A delightful approach down the deeply wooded Lamorna Valley leads to the famous Lamorna Cove and the glittering sea of Mounts Bay. Nature has taken back this centre of Victorian industry where quarrying for high quality granite began in 1849.
Lamorna Cove has a small quay which is occassionally used for fishing. The Slipway at lamorna is exposed to the elements and boats have to be dragged up the slipway in bad weather.
The harbour is constructed from the granite blocks, which were quarried locally and then shipped from Penzance to various destinations. The granite was of a high quality and coniquently used in the construction of many local buildings and wharves. The remnants of this trade can still be seen strewn on the hillsides around the cove but the quarries have been long derelict.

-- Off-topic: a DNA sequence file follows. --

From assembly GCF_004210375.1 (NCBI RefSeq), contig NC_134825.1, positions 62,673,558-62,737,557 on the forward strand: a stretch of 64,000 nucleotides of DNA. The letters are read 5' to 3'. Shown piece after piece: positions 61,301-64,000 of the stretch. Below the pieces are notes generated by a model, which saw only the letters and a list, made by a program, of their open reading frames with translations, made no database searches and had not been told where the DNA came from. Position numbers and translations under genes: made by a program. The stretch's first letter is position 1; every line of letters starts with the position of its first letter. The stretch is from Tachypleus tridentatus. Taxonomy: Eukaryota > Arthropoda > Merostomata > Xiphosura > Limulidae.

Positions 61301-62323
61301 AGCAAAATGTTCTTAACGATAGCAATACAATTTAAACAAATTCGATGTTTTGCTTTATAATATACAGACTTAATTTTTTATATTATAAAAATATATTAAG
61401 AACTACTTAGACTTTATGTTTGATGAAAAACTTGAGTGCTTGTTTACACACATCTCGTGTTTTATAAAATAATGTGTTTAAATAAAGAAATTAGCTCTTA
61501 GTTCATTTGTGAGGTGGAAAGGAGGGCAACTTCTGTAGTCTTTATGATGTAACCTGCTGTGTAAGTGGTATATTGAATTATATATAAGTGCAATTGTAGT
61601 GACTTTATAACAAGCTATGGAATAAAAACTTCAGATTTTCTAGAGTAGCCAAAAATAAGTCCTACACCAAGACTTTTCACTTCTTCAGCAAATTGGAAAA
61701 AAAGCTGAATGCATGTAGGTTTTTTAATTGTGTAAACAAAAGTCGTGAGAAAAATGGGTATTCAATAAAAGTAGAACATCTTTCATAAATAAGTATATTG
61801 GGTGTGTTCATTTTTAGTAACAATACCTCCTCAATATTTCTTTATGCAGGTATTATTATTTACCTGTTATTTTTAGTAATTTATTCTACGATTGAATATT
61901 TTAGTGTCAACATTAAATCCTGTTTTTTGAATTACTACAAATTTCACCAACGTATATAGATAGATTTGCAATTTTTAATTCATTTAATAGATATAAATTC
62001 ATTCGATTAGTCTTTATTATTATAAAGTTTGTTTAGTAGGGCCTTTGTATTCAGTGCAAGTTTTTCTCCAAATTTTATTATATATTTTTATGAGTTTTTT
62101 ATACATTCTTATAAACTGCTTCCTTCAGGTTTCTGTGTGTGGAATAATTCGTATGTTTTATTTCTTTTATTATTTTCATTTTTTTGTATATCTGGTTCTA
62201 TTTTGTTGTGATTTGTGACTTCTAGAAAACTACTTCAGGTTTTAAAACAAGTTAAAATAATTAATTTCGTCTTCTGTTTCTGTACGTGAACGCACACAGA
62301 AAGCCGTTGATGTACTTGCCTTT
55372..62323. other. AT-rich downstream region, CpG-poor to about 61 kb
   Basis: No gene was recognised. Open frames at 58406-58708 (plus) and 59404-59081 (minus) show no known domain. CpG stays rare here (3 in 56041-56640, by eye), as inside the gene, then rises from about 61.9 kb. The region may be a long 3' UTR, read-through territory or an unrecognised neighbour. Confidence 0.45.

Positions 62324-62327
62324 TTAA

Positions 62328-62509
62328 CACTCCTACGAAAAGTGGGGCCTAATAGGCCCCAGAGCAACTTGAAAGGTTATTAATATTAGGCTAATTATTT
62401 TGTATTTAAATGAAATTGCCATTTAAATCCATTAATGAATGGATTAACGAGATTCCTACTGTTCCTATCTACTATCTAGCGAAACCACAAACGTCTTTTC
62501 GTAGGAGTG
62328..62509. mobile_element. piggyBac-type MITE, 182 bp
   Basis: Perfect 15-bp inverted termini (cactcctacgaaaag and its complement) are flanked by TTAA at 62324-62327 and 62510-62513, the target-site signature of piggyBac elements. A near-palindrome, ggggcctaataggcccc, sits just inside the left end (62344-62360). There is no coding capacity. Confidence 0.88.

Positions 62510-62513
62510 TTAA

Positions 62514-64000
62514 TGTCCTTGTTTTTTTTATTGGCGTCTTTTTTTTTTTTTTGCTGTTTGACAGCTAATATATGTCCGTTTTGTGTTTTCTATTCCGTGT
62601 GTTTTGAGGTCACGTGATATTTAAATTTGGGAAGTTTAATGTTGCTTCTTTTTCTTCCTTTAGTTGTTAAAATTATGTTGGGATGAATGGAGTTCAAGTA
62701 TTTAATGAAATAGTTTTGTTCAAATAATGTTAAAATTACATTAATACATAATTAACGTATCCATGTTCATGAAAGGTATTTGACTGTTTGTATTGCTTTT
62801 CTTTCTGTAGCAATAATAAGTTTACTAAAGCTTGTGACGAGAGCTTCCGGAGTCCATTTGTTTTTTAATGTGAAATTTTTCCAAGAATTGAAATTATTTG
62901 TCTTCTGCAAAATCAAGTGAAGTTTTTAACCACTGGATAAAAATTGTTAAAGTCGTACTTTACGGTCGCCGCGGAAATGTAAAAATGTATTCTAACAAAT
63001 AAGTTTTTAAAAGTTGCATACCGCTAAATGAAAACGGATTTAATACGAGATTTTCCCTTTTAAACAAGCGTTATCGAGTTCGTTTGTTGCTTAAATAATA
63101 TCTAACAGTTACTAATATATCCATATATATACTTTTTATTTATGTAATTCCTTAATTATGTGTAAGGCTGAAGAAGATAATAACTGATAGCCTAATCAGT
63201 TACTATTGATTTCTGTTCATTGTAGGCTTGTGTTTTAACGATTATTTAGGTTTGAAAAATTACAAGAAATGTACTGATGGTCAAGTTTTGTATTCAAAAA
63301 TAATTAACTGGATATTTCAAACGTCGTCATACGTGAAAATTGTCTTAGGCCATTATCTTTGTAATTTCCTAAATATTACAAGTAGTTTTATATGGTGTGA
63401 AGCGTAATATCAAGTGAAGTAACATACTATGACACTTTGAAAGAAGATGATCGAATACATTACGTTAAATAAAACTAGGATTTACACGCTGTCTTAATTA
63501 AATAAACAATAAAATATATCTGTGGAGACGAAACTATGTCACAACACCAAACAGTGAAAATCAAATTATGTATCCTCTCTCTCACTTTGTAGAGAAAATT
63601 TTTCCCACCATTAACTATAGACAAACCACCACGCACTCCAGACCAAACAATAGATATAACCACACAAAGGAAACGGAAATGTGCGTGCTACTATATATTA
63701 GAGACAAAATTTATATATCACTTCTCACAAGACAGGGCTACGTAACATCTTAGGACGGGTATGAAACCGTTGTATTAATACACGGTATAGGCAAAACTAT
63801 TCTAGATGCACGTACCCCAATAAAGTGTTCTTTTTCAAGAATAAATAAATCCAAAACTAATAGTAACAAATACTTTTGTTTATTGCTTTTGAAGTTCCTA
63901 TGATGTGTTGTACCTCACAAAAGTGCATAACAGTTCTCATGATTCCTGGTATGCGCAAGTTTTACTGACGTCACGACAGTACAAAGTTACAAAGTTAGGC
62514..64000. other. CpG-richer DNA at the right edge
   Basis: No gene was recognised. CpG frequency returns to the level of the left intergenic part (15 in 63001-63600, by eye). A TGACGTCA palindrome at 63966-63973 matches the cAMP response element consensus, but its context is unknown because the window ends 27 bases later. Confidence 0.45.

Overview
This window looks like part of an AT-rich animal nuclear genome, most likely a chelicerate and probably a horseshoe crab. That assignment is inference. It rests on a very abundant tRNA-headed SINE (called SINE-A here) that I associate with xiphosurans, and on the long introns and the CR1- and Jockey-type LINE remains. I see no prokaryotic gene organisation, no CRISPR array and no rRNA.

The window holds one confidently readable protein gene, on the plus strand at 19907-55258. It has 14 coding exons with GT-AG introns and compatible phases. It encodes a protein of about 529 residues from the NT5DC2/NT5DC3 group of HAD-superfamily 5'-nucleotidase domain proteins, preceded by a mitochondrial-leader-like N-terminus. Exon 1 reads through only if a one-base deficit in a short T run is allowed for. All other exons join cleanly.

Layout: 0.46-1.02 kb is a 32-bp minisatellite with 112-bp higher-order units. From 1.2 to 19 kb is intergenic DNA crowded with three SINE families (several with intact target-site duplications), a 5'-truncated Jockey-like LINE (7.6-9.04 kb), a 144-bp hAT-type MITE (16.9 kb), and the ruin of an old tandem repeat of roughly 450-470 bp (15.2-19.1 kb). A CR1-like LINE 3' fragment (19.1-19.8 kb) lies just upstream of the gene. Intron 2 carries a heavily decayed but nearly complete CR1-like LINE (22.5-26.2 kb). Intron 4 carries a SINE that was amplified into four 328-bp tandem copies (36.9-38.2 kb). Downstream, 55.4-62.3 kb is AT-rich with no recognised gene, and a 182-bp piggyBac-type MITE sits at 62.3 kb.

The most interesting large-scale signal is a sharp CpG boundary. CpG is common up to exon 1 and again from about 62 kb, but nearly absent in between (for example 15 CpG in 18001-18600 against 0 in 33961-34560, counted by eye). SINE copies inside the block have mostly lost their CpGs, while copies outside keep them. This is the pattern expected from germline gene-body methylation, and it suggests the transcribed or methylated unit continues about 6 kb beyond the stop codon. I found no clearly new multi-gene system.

Originally, A timber jetty was first used to load the granite onto ships but this was replaced with a stone pier in 1854. Heavy seas often delayed loading the stone and threatened moored vessels. This raised the price of Lamorna granite and sea transport was abandoned in favour of difficult but regular transport overland to Penzance. The quarries ceased production in 1911.
Today all is peace and beauty in Lamorna. In the early
1900s, the areas exquisite landscape attracted painters of distinction,
such as Harold and Laura Knight, Lamorna Birch, Dod and Ernest Proctor
and Sir Alfred Munnings.
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